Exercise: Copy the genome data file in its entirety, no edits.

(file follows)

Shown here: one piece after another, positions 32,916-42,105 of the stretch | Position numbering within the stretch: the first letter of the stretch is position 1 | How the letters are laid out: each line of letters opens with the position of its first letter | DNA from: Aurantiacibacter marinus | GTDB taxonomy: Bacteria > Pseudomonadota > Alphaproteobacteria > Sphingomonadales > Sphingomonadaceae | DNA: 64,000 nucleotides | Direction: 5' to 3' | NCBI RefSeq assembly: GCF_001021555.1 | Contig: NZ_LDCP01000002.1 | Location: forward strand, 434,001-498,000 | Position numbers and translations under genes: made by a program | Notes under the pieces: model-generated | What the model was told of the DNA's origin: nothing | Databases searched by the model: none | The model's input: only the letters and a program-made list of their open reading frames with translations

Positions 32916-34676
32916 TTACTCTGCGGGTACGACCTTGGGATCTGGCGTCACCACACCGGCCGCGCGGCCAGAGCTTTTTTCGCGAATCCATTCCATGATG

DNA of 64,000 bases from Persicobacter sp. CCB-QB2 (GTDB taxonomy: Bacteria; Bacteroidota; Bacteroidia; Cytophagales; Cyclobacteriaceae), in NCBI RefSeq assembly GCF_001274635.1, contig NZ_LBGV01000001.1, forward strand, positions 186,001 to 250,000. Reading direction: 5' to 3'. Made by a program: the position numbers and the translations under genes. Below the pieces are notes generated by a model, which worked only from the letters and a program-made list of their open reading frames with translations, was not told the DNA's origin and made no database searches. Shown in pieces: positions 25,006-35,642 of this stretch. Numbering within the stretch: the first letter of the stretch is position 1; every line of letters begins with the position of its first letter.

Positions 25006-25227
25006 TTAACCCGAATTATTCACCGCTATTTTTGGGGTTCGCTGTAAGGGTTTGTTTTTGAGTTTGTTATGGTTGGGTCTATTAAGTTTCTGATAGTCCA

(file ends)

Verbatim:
Shown here: one piece after another, positions 32,916-42,105 of the stretch | Position numbering within the stretch: the first letter of the stretch is position 1 | How the letters are laid out: each line of letters opens with the position of its first letter | DNA from: Aurantiacibacter marinus | GTDB taxonomy: Bacteria > Pseudomonadota > Alphaproteobacteria > Sphingomonadales > Sphingomonadaceae | DNA: 64,000 nucleotides | Direction: 5' to 3' | NCBI RefSeq assembly: GCF_001021555.1 | Contig: NZ_LDCP01000002.1 | Location: forward strand, 434,001-498,000 | Position numbers and translations under genes: made by a program | Notes under the pieces: model-generated | What the model was told of the DNA's origin: nothing | Databases searched by the model: none | The model's input: only the letters and a program-made list of their open reading frames with translations

Positions 32916-34676
32916 TTACTCTGCGGGTACGACCTTGGGATCTGGCGTCACCACACCGGCCGCGCGGCCAGAGCTTTTTTCGCGAATCCATTCCATGATG

DNA of 64,000 bases from Persicobacter sp. CCB-QB2 (GTDB taxonomy: Bacteria; Bacteroidota; Bacteroidia; Cytophagales; Cyclobacteriaceae), in NCBI RefSeq assembly GCF_001274635.1, contig NZ_LBGV01000001.1, forward strand, positions 186,001 to 250,000. Reading direction: 5' to 3'. Made by a program: the position numbers and the translations under genes. Below the pieces are notes generated by a model, which worked only from the letters and a program-made list of their open reading frames with translations, was not told the DNA's origin and made no database searches. Shown in pieces: positions 25,006-35,642 of this stretch. Numbering within the stretch: the first letter of the stretch is position 1; every line of letters begins with the position of its first letter.

Positions 25006-25227
25006 TTAACCCGAATTATTCACCGCTATTTTTGGGGTTCGCTGTAAGGGTTTGTTTTTGAGTTTGTTATGGTTGGGTCTATTAAGTTTCTGATAGTCCA